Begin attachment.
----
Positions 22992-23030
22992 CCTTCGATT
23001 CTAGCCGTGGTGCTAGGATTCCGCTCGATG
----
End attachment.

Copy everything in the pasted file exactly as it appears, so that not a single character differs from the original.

Positions 22992-23030
22992 CCTTCGATT
23001 CTAGCCGTGGTGCTAGGATTCCGCTCGATG